The first batch of scarves hang on a sculpture outside the Boll Family YMCA on Broadway in downtown Detroit. (Photos by David Coates / The Detroit News)
The scarves started appearing on city statues and lamp posts downtown almost two weeks ago: soft, hand-knit mufflers with tags attached that read: “If you’re cold you can keep me. If you know somebody else who’s cold, please take me to them.”
The first four scarves, in bright red, orange, green and yellow, were draped around necks of the children reaching for the stars in the bronze sculpture outside the Boll Family YMCA on Broadway. A few days later, a second batch showed up warming the four lamp posts at the entrances to Cass Park in Midtown.
Perched at an eye-catching height, it is also the highest Barbara Green — who measures 5 feet tall on her tippy toes — can reach. And while this tiny speck of a thing, whose naturally curly auburn hair falls like curled ribbons past her shoulders and whose favorite T-shirt reads, “Detroit Fights Dirty,” calls this her “scarf-bombing project,” don’t be fooled. This is a sizable undertaking of the heart.
The idea for the scarves came one night during the recent arctic air blast when she couldn’t sleep because the pipes had frozen in the “retrofitted lake cottage” in Keego Harbor she shares with her husband and their three cats, and all she could think about was: If she was this cold, how cold were the homeless?
The scarves also satisfied a yearning to both give back and pay it forward to a city that she says saved her from falling into the black hole of depression.
“I can honestly say that this city gave me my purpose,” Green said over coffee early this week, the ever-present knitting needles clicking in earnest. “When I was at the lowest point ever, the community here welcomed me. They didn’t know who I was. All they knew is that I wanted to be here and show people the good side of the city and not feel like an outsider. And for that I am so grateful.“
Once the scarves were placed downtown, she posted pictures on her Facebook page. Pretty soon, friends started offering to help with knitting and others sent donations of yarn, most notably Aunt Elsa from Florida, who sent a huge box full.
To date she’s knitted 11 scarves. Ten have been distributed, and while she doesn’t know how many have been taken, she’s confident “they’re being worn by whoever needs them.”
She knits just about 24/7: “I’m on a mission.” In fact, the only time she’s not knitting is when she’s working at several local ice skating rinks as a hockey referee.
“I know, I know,” she says, at people’s reaction to a 100-pound female hockey referee who may be 47, but could pass for 20. “I get that a lot, especially from hockey coaches who think ‘Oh, she’s little. And she’s a chick. I can push her around.’ They so do not know me.”
Green moved to the Detroit area in July 2013 from Providence, R.I., where she’d spent the last 30 years. Her husband, Eric Siegel, had grown up in Ferndale and later attended Brown University, where they met.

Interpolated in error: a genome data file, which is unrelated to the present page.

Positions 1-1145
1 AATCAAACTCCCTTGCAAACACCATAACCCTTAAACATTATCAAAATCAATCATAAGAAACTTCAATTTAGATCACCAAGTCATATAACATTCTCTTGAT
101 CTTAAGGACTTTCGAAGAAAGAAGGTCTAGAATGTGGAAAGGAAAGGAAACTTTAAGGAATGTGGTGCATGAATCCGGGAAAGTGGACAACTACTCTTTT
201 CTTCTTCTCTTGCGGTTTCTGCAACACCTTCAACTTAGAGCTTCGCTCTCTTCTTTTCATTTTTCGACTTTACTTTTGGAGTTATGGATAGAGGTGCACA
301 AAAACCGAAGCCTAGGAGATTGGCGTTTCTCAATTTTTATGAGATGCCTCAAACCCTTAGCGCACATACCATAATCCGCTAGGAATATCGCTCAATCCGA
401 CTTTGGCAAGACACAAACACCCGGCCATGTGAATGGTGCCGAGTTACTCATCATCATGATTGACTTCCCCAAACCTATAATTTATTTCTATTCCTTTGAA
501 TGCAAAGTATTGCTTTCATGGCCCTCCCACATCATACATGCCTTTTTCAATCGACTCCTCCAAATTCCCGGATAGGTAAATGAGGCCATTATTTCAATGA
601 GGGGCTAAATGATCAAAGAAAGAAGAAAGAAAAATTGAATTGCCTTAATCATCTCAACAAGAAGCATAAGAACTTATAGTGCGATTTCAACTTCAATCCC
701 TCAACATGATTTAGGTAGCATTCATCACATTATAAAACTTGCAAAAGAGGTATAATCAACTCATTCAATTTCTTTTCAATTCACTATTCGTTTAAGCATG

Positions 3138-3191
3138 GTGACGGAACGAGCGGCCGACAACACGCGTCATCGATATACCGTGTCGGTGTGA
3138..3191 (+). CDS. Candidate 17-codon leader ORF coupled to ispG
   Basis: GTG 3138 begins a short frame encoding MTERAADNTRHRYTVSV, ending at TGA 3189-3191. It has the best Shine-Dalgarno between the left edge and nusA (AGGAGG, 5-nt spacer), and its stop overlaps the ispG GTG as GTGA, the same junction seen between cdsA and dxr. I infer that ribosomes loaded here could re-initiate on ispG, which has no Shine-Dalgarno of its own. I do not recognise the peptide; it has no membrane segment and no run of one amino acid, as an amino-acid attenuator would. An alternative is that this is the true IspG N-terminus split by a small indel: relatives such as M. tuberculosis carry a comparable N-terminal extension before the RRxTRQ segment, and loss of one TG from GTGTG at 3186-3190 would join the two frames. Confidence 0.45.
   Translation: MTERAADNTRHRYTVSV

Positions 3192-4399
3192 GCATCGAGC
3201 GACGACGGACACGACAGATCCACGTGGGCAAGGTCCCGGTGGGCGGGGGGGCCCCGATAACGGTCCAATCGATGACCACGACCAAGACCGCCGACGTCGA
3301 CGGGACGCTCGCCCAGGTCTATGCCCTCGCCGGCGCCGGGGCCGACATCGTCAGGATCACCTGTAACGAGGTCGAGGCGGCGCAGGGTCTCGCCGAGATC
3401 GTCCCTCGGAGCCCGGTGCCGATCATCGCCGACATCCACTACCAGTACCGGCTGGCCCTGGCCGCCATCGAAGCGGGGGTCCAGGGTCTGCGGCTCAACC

Born in New Jersey, Green got her undergrad degree in English at Brown. Then she went New York University’s Tisch School of the Arts to become a film historian. Thereafter, she returned to Brown, earned her master’s in library science, becoming a rare book cataloger. Still restless (and at this point you want to say: seriously?) she began pursuing her Ph.D. in American studies at Boston University.
But a couple years in depression sidetracked her. She’d earned her master’s, but stopped short of the doctorate. In retrospect, she has no regrets.
“You don’t ever unlearn anything,” she says.
The couple decided to move back here after making several trips to care for her father-in-law, Richard Siegel, who was general manager of the famed rock ’n’ roll magazine Creem during its glory years.
After his death from cancer in February 2012, Green cataloged all his Creem memorabilia and photographs. She also dusted off her camera and shot everything from graffiti art to neon signs to beautiful architecture.
“I was going into neighborhoods I probably shouldn’t have by myself, which is why I have on my belt loop my hot pink pepper spray, but I wanted to prove to my friends this city is so much more than ruin porn.”
In the process, she found lots of camaraderie in the art and music scene. She’ll rattle off names of artists to whom she feels indebted for pulling her out of her depression. “I realized I felt good here,” she says. “It felt like home.”
Last Monday, she completed her third round of “scarf-bombing.” She tied one scarf around a peace pole outside of Avalon International Breads on Willis. Appropriately enough, the pole bears the message in four languages: “May Peace Prevail on Earth.”
She decided to hand the second scarf to a homeless man on Second, over by Redmond Plaza, who was so cold his beard was frozen. When he said incredulously: “You made this yourself?” Green gave him a big hug. Then she dashed to her car where she promptly burst into tears and then headed home to knit.